By Liyaquat Khan Hi Peter, Difcult to believe that in the next some days you will be off from India to your home in Great Britain. My memory goes back, more than 10 years back when for the rst time, on the sites of the Global Conference of Actuaries, probably it was the year 1999-2000, I saw a paper distributed by you titled something like Sinister Risks.I was impressed. That went into my mind. We didnt know each other then. In 2001 when you came to India to work, one of the rst few things that you did was to call me and introduce yourself. I was President of the Actuarial Society of India as the institute was called then. We met over dinner. Jainekar was with us. We discussed the visions and values of the professions that I was trying to build up. You instantaneously added you could contribute and were keen to do so to any extent that I felt was necessary. You became part of the Indian Actuarial Profession. I would like to recall quite a few things that you did. One was what is now called MMIC - Mortality and Morbidity Investigation Centre. We had initial difculties, in fact huge difculties, conict of interest between the profession and the Life Insurance Council. In the back ground, the job you did as a diplomat yes almost as a diplomat to have this settled, that enabled a few years down the line, the centre to be set up within the framework of the Institute of Actuaries of India. Other thing that occurs to me immediately is your contribution to the Actuaries India magazine as an editor. And of course how can I forgetwhen I was elected on 4th September as President of the Institute of Actuaries of India, just in two days time, you called me and said you wanted to meet. I said Ill come down to meet you but you insisted that you wanted to come and meet me. Well, I did suspect something of the slip that you had. We met and you offered to take partnership of what we now call 13th Global Conference of the Actuaries. I then requested you to take over the leadership of organizing the whole conference of actuaries, which you agreed to willingly. It has been a grand event Peter; Indian Actuaries Profession cannot forget your contribution. Though you will be going back to your home we expect you to be associated with us through the Actuary India magazine. Writing your memories and obviously about the 13th Global Conference of Actuaries that to a large extent has fullled my vision and the values around it, executed very ably under your leadership. I personally in the Indian Actuarial Profession wish you good luck in future, in whatever you want to do and also wish you a very peaceful and happy life. Farewell! A word that must be, and hath been - A sound which makes us linger; - yet farewell! (Lord Byron)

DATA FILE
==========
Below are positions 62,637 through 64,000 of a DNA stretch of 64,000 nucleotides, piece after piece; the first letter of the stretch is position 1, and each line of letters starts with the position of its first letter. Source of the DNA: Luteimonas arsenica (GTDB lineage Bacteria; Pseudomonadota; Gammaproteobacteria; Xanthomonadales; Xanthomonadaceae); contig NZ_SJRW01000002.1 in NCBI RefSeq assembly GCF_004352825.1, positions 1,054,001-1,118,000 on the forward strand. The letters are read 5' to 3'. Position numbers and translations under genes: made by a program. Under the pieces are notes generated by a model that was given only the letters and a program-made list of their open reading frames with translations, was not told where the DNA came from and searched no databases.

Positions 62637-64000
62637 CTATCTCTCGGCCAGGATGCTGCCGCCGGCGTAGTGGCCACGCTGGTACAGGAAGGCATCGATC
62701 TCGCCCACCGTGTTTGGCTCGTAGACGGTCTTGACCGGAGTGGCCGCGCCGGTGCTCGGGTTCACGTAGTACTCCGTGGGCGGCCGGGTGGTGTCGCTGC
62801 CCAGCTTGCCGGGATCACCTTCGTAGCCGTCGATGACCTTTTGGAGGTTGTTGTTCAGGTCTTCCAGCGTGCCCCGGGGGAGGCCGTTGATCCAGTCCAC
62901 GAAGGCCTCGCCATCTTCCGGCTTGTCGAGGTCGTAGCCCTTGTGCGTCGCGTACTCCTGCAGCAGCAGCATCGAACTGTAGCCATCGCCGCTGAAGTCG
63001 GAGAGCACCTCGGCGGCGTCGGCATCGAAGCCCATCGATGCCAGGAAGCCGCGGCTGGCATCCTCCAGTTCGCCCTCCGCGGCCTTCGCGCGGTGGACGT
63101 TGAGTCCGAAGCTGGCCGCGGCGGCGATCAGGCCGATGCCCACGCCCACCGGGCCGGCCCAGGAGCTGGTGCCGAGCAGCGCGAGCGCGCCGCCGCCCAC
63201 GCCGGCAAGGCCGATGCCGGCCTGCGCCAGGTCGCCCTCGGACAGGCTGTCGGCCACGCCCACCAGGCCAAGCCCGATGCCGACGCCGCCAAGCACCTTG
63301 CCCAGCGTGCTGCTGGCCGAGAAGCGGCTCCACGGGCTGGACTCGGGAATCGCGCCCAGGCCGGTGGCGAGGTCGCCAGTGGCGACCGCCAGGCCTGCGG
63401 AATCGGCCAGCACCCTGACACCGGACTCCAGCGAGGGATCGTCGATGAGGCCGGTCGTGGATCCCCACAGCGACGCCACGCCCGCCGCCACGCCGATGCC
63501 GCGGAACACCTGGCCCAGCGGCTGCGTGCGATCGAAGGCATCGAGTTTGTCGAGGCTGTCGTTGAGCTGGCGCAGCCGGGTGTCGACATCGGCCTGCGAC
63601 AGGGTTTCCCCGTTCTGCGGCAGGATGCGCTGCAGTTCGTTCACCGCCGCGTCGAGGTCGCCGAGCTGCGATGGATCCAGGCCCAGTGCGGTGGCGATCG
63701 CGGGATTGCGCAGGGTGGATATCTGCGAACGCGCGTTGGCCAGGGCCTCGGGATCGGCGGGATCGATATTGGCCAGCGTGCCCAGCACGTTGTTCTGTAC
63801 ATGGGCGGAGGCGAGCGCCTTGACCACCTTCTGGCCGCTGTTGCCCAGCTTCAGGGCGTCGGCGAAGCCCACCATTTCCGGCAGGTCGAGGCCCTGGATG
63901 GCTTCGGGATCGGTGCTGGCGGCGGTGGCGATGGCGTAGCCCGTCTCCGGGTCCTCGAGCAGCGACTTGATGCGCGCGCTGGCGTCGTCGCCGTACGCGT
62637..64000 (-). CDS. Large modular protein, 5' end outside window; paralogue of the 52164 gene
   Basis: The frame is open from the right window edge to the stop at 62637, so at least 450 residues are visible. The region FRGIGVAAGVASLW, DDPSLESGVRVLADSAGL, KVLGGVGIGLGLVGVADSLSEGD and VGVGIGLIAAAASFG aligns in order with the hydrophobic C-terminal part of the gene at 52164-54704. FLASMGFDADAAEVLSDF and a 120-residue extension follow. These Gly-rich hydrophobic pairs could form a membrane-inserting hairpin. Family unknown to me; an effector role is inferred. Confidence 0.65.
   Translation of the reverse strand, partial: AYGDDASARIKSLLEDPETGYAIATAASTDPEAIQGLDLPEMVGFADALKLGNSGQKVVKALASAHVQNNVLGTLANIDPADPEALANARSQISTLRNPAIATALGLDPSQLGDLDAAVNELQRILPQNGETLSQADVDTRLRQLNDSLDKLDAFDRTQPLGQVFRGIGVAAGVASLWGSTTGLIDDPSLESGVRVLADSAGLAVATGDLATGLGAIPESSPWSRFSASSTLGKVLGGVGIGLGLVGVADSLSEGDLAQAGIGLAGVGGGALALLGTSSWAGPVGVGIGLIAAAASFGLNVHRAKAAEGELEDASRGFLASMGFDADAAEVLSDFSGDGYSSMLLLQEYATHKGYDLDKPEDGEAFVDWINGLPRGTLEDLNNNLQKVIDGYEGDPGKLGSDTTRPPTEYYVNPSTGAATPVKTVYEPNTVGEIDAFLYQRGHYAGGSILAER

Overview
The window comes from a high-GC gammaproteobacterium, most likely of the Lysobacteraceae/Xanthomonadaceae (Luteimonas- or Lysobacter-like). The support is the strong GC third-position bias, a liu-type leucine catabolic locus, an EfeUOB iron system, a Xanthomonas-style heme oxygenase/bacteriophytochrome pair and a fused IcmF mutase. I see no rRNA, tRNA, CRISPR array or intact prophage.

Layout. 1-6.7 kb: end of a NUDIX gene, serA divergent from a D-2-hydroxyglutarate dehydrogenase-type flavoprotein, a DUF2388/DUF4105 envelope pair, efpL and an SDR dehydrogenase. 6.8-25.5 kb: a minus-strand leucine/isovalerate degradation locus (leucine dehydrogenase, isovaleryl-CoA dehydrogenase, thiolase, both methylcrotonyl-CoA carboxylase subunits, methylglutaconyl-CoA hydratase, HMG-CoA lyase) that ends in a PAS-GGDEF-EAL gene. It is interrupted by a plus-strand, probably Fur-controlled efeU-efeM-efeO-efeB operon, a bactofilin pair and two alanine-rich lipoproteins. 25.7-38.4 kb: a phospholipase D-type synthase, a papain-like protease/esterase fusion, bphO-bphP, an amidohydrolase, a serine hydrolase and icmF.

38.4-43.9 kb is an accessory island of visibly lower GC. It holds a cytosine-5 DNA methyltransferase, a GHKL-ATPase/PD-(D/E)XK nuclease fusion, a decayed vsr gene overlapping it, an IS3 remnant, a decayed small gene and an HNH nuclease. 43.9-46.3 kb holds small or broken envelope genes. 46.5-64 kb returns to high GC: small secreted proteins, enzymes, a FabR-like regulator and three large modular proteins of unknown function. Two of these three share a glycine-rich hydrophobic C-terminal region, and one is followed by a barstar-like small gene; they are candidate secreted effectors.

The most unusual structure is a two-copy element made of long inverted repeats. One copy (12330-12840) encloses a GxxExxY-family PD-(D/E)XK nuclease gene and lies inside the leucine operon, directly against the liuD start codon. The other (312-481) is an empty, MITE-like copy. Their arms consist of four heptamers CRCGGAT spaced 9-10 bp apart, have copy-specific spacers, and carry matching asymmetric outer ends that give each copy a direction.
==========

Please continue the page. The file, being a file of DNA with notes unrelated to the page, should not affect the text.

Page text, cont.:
Thank you very much.

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Peter Akers - An Incredible Journey


Peter Akers recently retired as the Chief Executive Ofcer of Munich Re India Services after being with the Company for nearly 4 years. He has been in the Insurance industry for over 35 years, starting his Actuarial career with the National Provident Institution (now part of AMP). He further went on to work with Canada Life and Abbey National and thereafter with KPMG as a Partner in their London ofces. He moved to India in 2001 to set up the insurance joint venture of Birla Sun Life and served as their CFO and Appointed Actuary. He was the Chief Operating Ofcer and part of the senior management team of Birla Sun Life before moving to another Sun Life venture in China for a short stint. He returned to India in 2007 to head Munich Re India Services, part of the leading Reinsurance group. Peter is a graduate with major in Mathematics/ Statistics and a Fellow of the Institute of Actuaries, UK and the Institute of Actuaries of India. He has been a member of the IAI Group on Life Insurance and the IAI Group on Communications. He also functioned as Chairman of Advisory group on Professional Affairs and Standards 2009. He was appointed as the Chairman of the Working Group on Pensions and Annuities set up by the IRDA in 2010 and also the Chairman of the Organizing Group for the IAIs Global Conference of Actuaries 2011. Peter Akers association with the Actuary India magazine: Following are the articles contributed by Peter Akers Article title Appointed Actuary Imminent Annuity Crisis Month & Year Dec-2002 Oct-2002